Swatch out!

Traveling_leaf_swatch_webHere is the swatch for the Traveling Leaf pattern from my last post.  Do you recognize it?   It looks somewhat different than the book version, I think because the needles are smaller in relation to the yarn gauge.  Still pretty...but I'm not going to use it for this project. 

Ecco, "Traveling Leaf"; lo conosci?  E diverso che il foto nel libro, ma ancora bello.  (Come si dice "swatch" in Italiano?)  Ma non lo usaro` per questo progetto.Four_sisters_swatch_web I love this stitch pattern!  Love it.  Although I didn't love the asymmetry of the central double decreases, and started experimenting midway; I think the decrease direction either needs to be alternated, or  changed to a vertical double decrease, where the center stitch is on top. I'm not going to use it for this project, but I already have other plans for another sweater using it, along with the perfect name:  "Sorelle," the Italian word for "sisters," since the pattern stitch is "Four Sisters."

Amo questo disegno!  Ma non amo la mancanza della simmetria nelle diminuzione; io faro` un po` diverso.  Usaro` questo per un' altro progetto; chiamaro` "Sorelle," perche il disegno e chiamato "le quattro sorelle."  Perfetto, non e' vero?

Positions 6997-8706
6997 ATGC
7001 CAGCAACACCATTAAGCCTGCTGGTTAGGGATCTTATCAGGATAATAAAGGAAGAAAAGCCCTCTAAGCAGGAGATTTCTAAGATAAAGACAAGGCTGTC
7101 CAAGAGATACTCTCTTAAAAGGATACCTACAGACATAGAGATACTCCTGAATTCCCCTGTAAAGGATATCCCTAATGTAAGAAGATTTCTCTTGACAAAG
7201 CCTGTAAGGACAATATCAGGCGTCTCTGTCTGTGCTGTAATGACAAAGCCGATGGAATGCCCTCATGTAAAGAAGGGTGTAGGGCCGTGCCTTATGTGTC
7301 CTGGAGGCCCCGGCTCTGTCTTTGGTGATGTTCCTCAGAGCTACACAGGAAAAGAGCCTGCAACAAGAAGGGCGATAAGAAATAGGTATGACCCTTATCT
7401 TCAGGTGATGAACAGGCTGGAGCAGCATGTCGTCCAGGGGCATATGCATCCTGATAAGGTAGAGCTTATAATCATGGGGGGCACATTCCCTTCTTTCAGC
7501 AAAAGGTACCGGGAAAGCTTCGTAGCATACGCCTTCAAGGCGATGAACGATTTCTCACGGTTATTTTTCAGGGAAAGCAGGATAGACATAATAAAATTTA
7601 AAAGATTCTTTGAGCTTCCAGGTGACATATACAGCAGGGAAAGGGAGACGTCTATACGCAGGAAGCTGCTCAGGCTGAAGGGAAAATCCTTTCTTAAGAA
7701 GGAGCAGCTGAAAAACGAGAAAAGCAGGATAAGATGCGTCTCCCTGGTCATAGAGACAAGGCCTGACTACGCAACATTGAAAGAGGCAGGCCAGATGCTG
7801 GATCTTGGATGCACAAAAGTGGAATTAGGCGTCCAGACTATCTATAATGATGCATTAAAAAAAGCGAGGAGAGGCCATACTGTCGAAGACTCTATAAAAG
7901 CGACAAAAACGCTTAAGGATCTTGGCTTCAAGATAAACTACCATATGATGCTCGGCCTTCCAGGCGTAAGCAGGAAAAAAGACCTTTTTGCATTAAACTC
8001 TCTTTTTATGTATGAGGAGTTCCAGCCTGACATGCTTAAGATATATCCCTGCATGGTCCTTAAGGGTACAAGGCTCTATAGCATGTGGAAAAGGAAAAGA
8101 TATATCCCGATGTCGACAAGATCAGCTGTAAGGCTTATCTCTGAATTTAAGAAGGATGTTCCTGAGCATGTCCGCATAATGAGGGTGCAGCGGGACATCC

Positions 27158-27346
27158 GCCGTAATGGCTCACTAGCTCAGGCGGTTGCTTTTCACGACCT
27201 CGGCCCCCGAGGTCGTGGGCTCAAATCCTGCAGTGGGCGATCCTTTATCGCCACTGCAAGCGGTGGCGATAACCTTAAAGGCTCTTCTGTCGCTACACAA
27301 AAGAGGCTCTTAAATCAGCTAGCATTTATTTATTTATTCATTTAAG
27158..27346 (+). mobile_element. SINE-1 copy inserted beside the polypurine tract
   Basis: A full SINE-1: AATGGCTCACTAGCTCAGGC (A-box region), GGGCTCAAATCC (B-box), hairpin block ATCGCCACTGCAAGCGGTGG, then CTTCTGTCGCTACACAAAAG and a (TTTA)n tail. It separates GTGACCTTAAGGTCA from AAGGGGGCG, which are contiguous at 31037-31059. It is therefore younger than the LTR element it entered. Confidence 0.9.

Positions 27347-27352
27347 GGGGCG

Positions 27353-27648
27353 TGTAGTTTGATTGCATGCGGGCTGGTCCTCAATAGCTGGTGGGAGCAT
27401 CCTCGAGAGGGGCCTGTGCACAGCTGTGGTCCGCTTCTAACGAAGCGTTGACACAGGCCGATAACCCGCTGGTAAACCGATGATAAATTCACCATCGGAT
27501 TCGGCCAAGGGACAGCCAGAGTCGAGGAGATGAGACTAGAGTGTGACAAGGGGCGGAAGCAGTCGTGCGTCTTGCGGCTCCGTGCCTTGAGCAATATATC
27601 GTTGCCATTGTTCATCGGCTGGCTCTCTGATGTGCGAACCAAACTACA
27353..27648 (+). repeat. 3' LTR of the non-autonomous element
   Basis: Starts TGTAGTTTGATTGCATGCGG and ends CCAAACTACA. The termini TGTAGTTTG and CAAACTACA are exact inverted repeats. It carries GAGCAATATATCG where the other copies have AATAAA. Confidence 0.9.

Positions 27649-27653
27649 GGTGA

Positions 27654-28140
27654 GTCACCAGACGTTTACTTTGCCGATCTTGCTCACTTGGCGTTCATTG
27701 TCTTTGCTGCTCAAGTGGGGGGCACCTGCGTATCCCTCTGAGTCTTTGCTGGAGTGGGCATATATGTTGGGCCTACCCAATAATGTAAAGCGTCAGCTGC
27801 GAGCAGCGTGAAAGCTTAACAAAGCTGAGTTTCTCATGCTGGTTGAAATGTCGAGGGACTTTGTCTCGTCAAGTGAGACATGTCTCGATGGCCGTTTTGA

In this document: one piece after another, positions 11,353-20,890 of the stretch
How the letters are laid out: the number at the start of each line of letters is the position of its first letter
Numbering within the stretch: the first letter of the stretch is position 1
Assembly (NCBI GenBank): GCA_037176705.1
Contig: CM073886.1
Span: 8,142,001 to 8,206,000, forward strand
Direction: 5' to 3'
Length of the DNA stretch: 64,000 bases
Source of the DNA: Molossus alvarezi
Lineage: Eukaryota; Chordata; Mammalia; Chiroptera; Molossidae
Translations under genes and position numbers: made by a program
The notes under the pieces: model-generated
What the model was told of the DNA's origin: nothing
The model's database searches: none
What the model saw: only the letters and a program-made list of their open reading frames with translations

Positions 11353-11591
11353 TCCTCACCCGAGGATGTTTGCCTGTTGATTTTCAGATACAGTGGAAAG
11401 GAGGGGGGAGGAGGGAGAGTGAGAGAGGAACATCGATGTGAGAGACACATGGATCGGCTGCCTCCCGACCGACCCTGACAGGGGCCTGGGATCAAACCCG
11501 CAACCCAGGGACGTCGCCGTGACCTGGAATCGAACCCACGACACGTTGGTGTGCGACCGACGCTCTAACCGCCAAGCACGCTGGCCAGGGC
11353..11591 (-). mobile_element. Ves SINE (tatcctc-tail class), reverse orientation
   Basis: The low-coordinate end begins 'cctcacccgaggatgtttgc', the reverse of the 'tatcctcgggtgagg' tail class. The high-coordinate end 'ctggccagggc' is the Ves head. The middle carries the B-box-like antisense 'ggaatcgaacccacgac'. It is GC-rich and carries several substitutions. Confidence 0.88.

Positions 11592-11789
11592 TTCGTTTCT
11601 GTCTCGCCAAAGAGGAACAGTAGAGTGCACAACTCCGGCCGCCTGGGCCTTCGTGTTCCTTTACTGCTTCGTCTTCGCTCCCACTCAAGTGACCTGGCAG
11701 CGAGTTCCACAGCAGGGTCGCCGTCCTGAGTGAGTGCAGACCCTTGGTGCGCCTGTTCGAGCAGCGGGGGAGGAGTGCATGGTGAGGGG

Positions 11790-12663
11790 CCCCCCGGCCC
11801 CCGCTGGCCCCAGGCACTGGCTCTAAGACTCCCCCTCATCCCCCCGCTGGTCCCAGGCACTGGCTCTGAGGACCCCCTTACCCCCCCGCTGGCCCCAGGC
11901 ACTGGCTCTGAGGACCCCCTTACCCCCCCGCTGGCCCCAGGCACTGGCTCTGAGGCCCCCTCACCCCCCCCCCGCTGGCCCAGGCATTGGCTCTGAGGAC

As for the Fan Shell pattern, I decided it had a little too much  openwork for my purposes.  Here is the stitch pattern I chose; next time, the swatch and perhaps, a little progress!

Ho deciso che "Fan Shell"...non so, come si dice "openwork" in Italiano.  Ecco, il disegno ho scelto; la prossima volta, magari un po` di progresso!

2 Comments on this post:

hi is the Four Sisters from Barbara Walker? i love it (i am one of five sisters!)
In Italian swatch is "campione" o "imparaticcio". My granny (a true knitting goddess in her youth) called "campione" the swatches used for measuring gauge only and "imparaticcio" hose she did to test new stitches. So the above three are "imparaticci". Gauge is usually called "tensione".Openwork in Italian is ezpressed with the French word "ajour". Genrally speaking, all thypes of lace stitches and patterns are often just called "ajour".

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